6. Geneva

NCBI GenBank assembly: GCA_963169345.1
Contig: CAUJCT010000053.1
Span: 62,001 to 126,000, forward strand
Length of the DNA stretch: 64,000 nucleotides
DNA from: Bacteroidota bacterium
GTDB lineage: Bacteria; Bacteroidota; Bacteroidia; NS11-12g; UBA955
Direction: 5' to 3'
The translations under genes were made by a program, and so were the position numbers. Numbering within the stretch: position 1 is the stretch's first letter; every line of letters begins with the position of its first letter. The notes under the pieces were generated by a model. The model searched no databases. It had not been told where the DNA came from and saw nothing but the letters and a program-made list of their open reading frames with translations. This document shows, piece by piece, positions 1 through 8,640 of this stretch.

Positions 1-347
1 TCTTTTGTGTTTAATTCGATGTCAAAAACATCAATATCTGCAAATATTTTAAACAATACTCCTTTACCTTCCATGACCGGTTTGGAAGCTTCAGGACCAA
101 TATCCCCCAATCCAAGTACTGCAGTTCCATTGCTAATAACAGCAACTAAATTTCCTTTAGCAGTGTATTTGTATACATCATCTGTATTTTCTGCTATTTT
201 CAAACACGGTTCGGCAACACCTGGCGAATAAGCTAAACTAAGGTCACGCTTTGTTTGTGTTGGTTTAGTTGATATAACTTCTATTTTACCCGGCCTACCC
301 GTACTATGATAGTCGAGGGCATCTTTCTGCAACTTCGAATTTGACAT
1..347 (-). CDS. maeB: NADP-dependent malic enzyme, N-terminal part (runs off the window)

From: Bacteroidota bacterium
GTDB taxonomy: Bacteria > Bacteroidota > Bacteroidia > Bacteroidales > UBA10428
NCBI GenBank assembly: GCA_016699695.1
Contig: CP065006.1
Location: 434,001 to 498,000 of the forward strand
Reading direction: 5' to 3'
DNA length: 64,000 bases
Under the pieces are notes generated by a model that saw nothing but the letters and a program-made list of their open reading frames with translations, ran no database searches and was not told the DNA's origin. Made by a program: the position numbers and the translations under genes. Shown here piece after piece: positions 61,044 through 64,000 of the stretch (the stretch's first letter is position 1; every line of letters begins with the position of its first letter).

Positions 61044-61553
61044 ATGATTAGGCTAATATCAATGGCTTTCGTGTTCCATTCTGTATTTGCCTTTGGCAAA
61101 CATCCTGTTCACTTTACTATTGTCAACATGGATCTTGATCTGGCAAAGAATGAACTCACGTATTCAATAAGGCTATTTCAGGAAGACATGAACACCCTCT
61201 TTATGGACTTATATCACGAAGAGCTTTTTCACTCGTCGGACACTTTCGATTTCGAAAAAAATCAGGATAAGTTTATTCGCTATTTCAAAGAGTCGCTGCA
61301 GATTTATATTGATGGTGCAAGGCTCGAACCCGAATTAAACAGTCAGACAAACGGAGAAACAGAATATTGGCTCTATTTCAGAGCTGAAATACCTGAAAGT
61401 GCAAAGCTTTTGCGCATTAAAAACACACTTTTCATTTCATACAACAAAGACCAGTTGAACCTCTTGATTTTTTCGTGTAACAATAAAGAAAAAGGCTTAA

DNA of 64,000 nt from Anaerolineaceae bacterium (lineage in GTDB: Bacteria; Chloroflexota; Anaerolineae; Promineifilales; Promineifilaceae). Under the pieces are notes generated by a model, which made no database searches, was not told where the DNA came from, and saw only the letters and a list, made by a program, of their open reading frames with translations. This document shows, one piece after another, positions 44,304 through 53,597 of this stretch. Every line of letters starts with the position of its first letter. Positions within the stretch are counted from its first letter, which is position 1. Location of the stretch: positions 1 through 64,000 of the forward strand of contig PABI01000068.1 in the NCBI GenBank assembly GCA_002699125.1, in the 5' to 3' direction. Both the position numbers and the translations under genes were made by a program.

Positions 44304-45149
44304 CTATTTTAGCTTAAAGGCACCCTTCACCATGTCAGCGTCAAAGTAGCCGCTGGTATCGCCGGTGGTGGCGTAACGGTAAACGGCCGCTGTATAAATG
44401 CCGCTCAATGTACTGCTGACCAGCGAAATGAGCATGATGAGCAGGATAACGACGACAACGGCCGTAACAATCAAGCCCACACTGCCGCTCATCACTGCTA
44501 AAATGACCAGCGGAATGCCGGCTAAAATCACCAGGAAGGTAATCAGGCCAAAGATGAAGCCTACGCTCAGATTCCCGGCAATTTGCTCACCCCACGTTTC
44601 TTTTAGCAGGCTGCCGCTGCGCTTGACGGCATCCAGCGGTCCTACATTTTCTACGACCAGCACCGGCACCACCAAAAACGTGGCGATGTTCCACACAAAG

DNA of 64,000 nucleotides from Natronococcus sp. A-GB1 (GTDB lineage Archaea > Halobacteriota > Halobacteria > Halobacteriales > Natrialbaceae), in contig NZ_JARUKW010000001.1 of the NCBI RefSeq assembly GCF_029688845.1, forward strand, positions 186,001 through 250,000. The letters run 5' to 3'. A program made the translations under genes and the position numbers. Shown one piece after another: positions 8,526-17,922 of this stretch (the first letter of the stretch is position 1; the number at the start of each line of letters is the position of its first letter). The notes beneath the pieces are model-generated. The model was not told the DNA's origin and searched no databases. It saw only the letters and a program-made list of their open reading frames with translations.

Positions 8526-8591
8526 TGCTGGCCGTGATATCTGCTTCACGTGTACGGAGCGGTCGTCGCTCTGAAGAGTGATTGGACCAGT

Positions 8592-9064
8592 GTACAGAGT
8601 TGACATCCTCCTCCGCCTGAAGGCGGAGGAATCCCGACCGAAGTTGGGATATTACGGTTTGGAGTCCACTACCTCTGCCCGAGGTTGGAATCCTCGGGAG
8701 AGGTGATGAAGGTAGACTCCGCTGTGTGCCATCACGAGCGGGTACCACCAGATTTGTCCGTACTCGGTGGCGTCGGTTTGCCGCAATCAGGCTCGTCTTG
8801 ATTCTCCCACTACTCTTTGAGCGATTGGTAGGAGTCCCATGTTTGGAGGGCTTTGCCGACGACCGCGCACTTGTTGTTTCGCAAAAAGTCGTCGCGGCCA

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151 Chapter 6 Geneva I am an optimist. —Bill Gates The Shift from International to Global Health I began a master’s program in international health in 2003 but graduated in 2005 with a degree in global health.2 The change in the moni­ ker of my department reflected a larger trend: the term “global health” is replacing the previously dominant “international health” in the language of academics and bureaucrats working toward improving health in poor countries (Brown and Fee 2006). This change in appellation is intended to reflect the nature of disease in an increasingly globalized world, and to shift focus from individual nations to linkages across boundaries. While international health has sought to make systematic comparisons across national frontiers, global health views health and disease in a comprehensive, world-wide, integrated manner. This change in perspective on the world’s health and health problems has emerged as a result of the establishment of newer and closer physical, economic, social, cultural, financial, and political linkages between nations, collectively referred to as globalization. One of the results of globalization is that morbidities and mortalities, once geographically unique, are no longer so confined. (Imperato 2001, 77) The focus on global health carries with it an increased emphasis on the ideal of collaboration. This is framed as essential to the success of health initiatives in the new millennium: “Health problems today truly are global, and do not lend themselves to narrow parochial solutions. Cooperation, collaboration, and communication are more than a trendy 152 Chasing Polio in Pakistan shibboleth; they are ignored at the peril of genuine pandemic” (Banta 2001, 75). Partnerships are the preferred mode of collaboration in this new global health. They provide a way of taking on projects too large for a single government or agency. The Global Alliance for Vaccines and Immunizations (GAVI); the Global Fund to Fight AIDS, Tuberculosis, and Malaria; the Stop TB Partnership; the Measles Initiative; and the Roll Back Malaria Partnership—all are extremely large partnerships that include some combination of multilateral and bilateral agencies, governments, and privatesector organizations. Many of these projects are modeled, more or less explicitly, on the Polio Eradication Initiative, the first global partnership of this type. In the current climate of collaboration, even partnerships need partners; for example, the Global Fund, itself a partnership, is listed as a partner of the Roll Back Malaria Partnership. This proliferation of partnerships marks an important conceptual and cultural shift in the field of what is now global health. The conceptualization of the relationship between organizations such as the World Health Organization and the governments of poor countries like Pakistan as “partnership” and “collaboration” has important implications for the ability of international organizations to exert the power needed to carry out ambitious goals like eradication. The extent to which the culture of global health differs from the culture of international health thirty years ago, and the implications of this cultural shift, are clear when one compares the methods of the Polio Eradication Initiative to the single successful attempt at eradication, the Smallpox Eradication Program. The Smallpox Era The last naturally occurring case of smallpox was that of a Somali cook in 1977.3 The eradication of smallpox is widely and justifiably regarded as one of the great achievements of international health, cited by thinkers of widely divergent philosophies as an example of the best of international assistance (Easterley 2006, 242; Sachs 2005, 260). In the world of development , where progress is often all too elusive, smallpox eradication was an unqualified success. Many of the challenges would-be smallpox eradicators faced were similar to those that have proven so formidable in the attempt to eradicate polio. The following description of the Pakistani government’s efforts in smallpox eradication details problems different in specifics, but not in nature , from the obstacles to eradicating polio in that country: Geneva 153 By December 1968 major problems had become apparent. The government did not increase the budget [as it had promised] but, in fact, decreased it by 30%—to 1 million rupees. The plan envisaged the use of local body vaccinators as part of the complement of personnel but they were responsible to their own union councils (administrative units each responsible for a population of about 10,000) and the councils, in turn, to the Ministry of Basic Democracy. As the WHO adviser was to report: “A number of vaccinators have been appointed under political pressure and many of them are recommended by influential persons and are engaged in...


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